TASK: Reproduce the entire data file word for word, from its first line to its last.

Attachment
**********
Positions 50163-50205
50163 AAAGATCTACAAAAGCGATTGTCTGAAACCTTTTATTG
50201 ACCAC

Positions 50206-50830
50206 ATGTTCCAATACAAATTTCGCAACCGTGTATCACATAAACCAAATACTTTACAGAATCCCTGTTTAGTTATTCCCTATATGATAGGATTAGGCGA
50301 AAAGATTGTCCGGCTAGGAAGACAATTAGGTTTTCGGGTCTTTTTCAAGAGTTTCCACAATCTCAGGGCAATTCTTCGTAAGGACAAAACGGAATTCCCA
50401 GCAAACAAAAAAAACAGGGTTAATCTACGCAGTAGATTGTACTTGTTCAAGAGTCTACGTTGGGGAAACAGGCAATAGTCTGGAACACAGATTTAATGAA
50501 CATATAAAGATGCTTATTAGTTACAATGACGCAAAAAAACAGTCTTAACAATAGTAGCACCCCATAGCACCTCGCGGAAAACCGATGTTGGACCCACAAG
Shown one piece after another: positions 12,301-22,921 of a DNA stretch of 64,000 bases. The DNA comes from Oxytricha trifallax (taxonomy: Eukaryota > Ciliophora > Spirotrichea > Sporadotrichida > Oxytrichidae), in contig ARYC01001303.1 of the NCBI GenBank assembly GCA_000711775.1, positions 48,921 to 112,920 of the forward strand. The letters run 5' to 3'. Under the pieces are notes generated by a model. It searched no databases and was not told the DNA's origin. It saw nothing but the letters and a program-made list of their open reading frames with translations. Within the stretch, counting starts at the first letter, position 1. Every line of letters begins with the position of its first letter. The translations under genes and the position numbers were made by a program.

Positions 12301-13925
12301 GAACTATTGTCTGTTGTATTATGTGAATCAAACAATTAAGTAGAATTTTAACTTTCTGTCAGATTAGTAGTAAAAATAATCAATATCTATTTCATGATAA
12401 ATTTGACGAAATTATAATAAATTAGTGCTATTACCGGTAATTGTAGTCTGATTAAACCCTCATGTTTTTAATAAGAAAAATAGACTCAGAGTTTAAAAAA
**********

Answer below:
Positions 50163-50205
50163 AAAGATCTACAAAAGCGATTGTCTGAAACCTTTTATTG
50201 ACCAC

Positions 50206-50830
50206 ATGTTCCAATACAAATTTCGCAACCGTGTATCACATAAACCAAATACTTTACAGAATCCCTGTTTAGTTATTCCCTATATGATAGGATTAGGCGA
50301 AAAGATTGTCCGGCTAGGAAGACAATTAGGTTTTCGGGTCTTTTTCAAGAGTTTCCACAATCTCAGGGCAATTCTTCGTAAGGACAAAACGGAATTCCCA
50401 GCAAACAAAAAAAACAGGGTTAATCTACGCAGTAGATTGTACTTGTTCAAGAGTCTACGTTGGGGAAACAGGCAATAGTCTGGAACACAGATTTAATGAA
50501 CATATAAAGATGCTTATTAGTTACAATGACGCAAAAAAACAGTCTTAACAATAGTAGCACCCCATAGCACCTCGCGGAAAACCGATGTTGGACCCACAAG
Shown one piece after another: positions 12,301-22,921 of a DNA stretch of 64,000 bases. The DNA comes from Oxytricha trifallax (taxonomy: Eukaryota > Ciliophora > Spirotrichea > Sporadotrichida > Oxytrichidae), in contig ARYC01001303.1 of the NCBI GenBank assembly GCA_000711775.1, positions 48,921 to 112,920 of the forward strand. The letters run 5' to 3'. Under the pieces are notes generated by a model. It searched no databases and was not told the DNA's origin. It saw nothing but the letters and a program-made list of their open reading frames with translations. Within the stretch, counting starts at the first letter, position 1. Every line of letters begins with the position of its first letter. The translations under genes and the position numbers were made by a program.

Positions 12301-13925
12301 GAACTATTGTCTGTTGTATTATGTGAATCAAACAATTAAGTAGAATTTTAACTTTCTGTCAGATTAGTAGTAAAAATAATCAATATCTATTTCATGATAA
12401 ATTTGACGAAATTATAATAAATTAGTGCTATTACCGGTAATTGTAGTCTGATTAAACCCTCATGTTTTTAATAAGAAAAATAGACTCAGAGTTTAAAAAA